Do You Hate Your Job?
Congratulations, my friend, and welcome to the 70% of the US workforce who share this sentiment. For a while, I too argued for this reality until an unexpected and welcomed event unfolded in 2016 to transform my mindset and life. You see, I struggled with the belief that my workplace discontent was someone else’s problem. Someone or something was responsible, and the arrow of blame, excuses and denials pointed outwardly. Now, before going further, let me set some context. What follows is not an expose on the evils of ineffective leadership, permissible malice, or arguments to stay or leave your job. No, what I will explore is how you can and should present yourself in the midst of this downward cycle as you try to make sense of the situation, check your receiver status, and decide what constitutes your next best play. Why is this important to state? You see, my friend, this time of personal discontent also coincided with some of my most significant contributions as a software developer, so indeed it is possible to be productive and unsatisfied at the same time, but given a choice, why would you?
Three years into this state of discontent, I was sitting in a restaurant with two new friends, sharing my uneasiness with heading back to work at the end of a four-day conference. What was not obvious to me at the time was the slippery precipice on which my discontent rested. This realization came from a statement echoed by my audience that my unchecked frustration could easily deform into anger, bitterness, and resignation. “You got to be kidding me,” is how I adamantly protested with the back and forth shaking of my head. Sure, I was a little frustrated, but I had this situation under control (or so I thought) and was miles away from the caged mentality that was now being presented in this cautionary tale. Earlier that day we were introduced to the three phases of life, caged, comfortable, and charged. And, while each was explained in great detail, I clearly did not self-identify with the caged life of “Man, you just don’t understand. It’s ALL happening to me!”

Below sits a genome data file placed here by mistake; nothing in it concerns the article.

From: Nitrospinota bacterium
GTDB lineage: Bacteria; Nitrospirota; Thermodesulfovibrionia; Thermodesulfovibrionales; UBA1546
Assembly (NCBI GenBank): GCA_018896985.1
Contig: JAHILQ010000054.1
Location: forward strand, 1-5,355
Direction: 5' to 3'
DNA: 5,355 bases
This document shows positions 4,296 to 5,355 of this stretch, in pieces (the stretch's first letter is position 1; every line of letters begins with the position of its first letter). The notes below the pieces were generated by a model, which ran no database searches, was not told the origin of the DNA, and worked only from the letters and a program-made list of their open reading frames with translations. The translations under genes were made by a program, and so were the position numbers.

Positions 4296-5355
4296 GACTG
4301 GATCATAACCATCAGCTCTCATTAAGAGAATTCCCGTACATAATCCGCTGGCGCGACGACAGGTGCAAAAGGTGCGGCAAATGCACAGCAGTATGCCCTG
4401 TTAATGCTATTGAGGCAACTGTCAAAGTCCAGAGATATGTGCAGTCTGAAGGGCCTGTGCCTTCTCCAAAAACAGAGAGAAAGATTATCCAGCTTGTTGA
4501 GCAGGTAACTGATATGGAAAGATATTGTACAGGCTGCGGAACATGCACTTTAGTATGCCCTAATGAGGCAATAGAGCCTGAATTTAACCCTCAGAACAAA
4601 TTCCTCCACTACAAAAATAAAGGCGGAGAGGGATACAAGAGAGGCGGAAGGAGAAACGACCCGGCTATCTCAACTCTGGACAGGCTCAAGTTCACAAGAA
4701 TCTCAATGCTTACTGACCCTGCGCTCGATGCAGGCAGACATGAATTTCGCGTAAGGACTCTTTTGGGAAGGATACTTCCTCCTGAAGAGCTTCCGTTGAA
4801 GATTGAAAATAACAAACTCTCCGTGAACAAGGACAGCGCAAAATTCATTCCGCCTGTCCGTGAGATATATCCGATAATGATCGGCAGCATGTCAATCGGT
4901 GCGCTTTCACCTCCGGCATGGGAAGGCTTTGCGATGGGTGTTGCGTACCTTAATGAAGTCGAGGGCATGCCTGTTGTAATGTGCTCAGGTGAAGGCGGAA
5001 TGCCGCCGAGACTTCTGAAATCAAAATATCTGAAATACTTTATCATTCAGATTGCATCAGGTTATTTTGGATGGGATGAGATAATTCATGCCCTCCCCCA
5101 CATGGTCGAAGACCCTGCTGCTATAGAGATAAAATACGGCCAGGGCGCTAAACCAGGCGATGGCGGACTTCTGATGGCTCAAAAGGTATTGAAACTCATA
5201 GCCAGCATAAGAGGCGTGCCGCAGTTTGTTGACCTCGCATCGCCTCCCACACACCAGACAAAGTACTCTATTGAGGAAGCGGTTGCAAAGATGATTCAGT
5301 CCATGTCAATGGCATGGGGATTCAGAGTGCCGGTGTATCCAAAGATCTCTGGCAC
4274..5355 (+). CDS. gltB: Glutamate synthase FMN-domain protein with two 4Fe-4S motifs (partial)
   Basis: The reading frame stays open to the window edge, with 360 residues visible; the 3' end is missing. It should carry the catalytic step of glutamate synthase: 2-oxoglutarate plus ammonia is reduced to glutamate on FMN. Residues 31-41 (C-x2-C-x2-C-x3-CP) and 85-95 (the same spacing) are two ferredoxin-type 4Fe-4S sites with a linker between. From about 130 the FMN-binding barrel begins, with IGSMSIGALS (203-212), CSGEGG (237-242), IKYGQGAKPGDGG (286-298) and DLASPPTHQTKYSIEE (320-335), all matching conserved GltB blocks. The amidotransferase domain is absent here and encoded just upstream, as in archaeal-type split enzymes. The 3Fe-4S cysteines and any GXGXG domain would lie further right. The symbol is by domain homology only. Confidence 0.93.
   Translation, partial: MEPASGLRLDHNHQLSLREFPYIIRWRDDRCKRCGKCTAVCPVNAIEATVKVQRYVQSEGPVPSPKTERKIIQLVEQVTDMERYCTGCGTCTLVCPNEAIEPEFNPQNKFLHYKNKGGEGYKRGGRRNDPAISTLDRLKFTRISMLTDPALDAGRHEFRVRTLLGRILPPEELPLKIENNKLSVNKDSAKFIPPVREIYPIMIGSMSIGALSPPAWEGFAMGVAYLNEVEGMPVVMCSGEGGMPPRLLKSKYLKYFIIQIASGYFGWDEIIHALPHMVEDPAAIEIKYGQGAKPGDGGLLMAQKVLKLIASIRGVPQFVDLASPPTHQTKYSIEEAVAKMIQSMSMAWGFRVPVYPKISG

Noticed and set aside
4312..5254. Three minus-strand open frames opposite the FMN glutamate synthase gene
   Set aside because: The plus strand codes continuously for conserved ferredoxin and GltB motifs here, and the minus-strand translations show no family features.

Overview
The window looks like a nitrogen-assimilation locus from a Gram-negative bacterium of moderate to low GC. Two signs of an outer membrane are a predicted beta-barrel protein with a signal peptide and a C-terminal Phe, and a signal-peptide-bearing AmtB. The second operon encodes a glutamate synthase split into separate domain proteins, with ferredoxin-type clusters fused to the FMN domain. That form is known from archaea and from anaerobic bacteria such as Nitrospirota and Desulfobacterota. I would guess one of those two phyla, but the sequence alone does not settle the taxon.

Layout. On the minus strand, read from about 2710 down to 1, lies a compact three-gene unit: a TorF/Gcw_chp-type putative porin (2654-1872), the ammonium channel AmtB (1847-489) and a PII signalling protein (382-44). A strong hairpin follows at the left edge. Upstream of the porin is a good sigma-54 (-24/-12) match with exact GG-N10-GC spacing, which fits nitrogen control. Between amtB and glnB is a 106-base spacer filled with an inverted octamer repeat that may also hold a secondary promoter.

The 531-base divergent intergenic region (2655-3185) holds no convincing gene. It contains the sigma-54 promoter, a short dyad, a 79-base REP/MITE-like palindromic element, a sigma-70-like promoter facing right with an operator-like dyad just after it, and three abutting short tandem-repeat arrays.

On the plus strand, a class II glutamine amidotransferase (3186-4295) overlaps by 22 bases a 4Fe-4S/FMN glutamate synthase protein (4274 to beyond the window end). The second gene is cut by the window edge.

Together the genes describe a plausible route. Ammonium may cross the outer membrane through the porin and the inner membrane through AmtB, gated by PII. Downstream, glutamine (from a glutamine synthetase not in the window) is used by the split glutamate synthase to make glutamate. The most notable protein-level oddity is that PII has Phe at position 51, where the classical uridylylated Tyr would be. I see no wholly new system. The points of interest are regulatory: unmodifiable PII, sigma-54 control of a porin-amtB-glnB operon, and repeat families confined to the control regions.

I struggled to come to terms with the charge as I sat there staring at a plate of salad with sleep begging me just to face-plant. Later that night, the truth of the accusation slowly took hold as I tossed and turned, fighting and losing a battle with restless sleep. The reflection in the mirror was evident. Thankfully, acceptance, the last of the five stages of grief, came quickly that night, and I woke with a determination to become a better version of myself. Life can be telling in these moments when you commit to an ideal absent the know how. If you have been here before then you know it is a sign that you are on the right path when the “what” overrides doubt and fear of the “how.”
Upon my return from the conference, I committed to showing up in all of my environments fully charged. I was determined to become the person that generated all of the curiosity, joy, and engagement that I seek and bring it into my environments. In life, we are predisposed to believing that radical transformations require a seismic shift. But one little passing observation made out of love and concern by friends at dinner had planted the seeds for a miraculous transformation. One that would soon have coworkers crossing paths in the hallways with the nonverbal expression, “Man, what has happened to you? You have changed so much!” One little shift was now set to influence and impact those in my work environment way beyond my technical contributions as a Software Developer, and along the way, radically change my outlook. All of this was made possible by the power of the reframe, centered around three inquiries:
- How was I showing up?
- What was the “real” source of the frustration? (Hint, the answer was not any external device)
- Where could I start to make a change
I documented my year of transformation in the Three R’s, a book outlining how I reframed my workplace frustration, rewrote my mindset and reflected my value on the way to shifting from frustration to joy. As I said at the outset, I’m not here to tell you whether you should stay or leave. My only goal is to have you take inventory of the man or woman who has shown up in the past and who continues to show up today and question what portion of the discontent starts and ends with you. How we do anything in life is how we do everything, and this goes for how we show up in all the arenas that are life. The negativity that we may rationalize with the decree, “Man, this is only a job,” follows you home and enter all your other environments. Ownership, accountability, and responsibility are the place where change begins, and my challenge to you is to take a hard look within, as I did not so long ago sitting in the familiar place you find yourself today.
Leave a comment if this has been helpful.
This article was originally published by me on Medium and Linkedin.